Jul 5, 2005

So I've been thinking about love, lately
No, no, this isn't my way of proclaiming that I'm in love, or I know I'll never love this way again and now I'm going to blog about it...
This is more to do with thoughts on love in general. Romantic love. Partnership.
Now, without being too explicit and transparent, anyone who knows me and reads this blog knows that I very much believe in love. And most people who are reading this probably know also know other various "facts" about my life: that I am single, that I am not currently "betrothed" or "in a relationship" and that I do not believe myself to be actively engaged in partnership or "in love." I say all this because people have a way of jumping to conclusions, and though I at least try to maintain a thin veil of privacy, create a gauzy barrier between what would be considered revelations of a private nature and thoughts on private subject, but from a more public and universal viewpoint, sometimes things left unsaid have way of coloring or implying even grander divulgences.

So, anyway, here I sit intellectualizes the process of selecting a "mate." Something I sometimes suspect should take a lot less thought than it tends to.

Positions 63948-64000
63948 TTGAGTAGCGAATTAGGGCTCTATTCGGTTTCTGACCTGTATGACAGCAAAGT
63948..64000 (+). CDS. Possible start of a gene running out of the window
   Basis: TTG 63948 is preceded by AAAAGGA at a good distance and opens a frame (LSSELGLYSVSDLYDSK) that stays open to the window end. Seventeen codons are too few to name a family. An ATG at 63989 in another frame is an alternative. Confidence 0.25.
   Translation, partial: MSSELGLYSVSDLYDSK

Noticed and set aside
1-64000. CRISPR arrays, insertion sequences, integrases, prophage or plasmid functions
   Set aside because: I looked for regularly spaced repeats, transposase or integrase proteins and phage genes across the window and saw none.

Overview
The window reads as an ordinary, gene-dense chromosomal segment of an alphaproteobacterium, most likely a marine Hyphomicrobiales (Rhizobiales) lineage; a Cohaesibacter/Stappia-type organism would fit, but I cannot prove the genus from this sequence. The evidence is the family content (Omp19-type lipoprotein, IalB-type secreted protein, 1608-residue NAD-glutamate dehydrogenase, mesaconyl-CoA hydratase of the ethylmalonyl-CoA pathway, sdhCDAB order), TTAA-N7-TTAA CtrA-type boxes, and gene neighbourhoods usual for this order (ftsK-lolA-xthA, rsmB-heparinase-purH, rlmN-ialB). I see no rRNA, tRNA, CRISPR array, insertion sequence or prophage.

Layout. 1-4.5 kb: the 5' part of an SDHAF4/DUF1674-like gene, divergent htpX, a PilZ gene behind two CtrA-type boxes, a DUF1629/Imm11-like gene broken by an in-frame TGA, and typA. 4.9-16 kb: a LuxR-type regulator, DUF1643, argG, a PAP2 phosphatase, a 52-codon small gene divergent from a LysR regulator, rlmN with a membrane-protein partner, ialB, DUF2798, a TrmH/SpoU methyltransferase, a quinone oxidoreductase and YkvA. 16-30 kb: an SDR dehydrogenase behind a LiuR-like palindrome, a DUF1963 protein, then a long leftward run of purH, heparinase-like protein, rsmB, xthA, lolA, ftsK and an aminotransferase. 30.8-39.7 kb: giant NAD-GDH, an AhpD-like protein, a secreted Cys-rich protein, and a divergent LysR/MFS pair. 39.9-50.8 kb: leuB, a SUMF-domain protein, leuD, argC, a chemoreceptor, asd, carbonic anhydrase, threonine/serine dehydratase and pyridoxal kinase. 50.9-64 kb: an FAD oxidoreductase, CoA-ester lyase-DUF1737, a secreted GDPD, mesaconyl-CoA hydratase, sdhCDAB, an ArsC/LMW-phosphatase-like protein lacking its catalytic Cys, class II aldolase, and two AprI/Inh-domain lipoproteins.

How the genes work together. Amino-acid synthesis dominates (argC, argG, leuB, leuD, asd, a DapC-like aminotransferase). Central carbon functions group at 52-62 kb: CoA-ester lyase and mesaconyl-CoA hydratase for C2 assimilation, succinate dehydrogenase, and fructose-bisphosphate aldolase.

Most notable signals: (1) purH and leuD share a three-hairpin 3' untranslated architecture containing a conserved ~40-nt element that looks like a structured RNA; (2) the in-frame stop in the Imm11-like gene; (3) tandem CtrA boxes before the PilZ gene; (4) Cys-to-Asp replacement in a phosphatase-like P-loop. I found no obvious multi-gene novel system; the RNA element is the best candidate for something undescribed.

The other day I was sitting, listening to two people stab at the subject of what makes couples "work" and what they are looking for in a more permanent kind of love affair or marriage. Many thoughts were expressed: that there are inherent qualities behind love that MAKE no sense, that a certain amount of non-sensical compatability needs to exist that has nothing to do with liking the same seafood or wanting to live in the same city, that one will "know" when they are in something meaningful or experiences a sense of transcendental love/swirling emotion. That real love, the kind worth sticking with sweeps you up, absorbs you.

Now, I know a lot people in what I would term "happy relationships" or "functional partnerships." I, infact, have many differing models of how two people can make a happy go of it, and create a lasting and meaningful love, even, sometimes, when the roads a little rocky. And thinking about this made me examine the assertions my friends were presenting, as well as some other ideas I've had about how one should choose or find "real love."

First off, there is that notion that something special, undefinable needs to be there. Now, without getting too much into semantics and perceptions, it seems to me that this is obviously just...true. Otherwise matchmakers would be in the money and everyone would marry their best friend. Their clearly needs to be a spark, a sense of something extra, there needs to be attraction, and there needs to be comfort. But I wonder how far one should take this?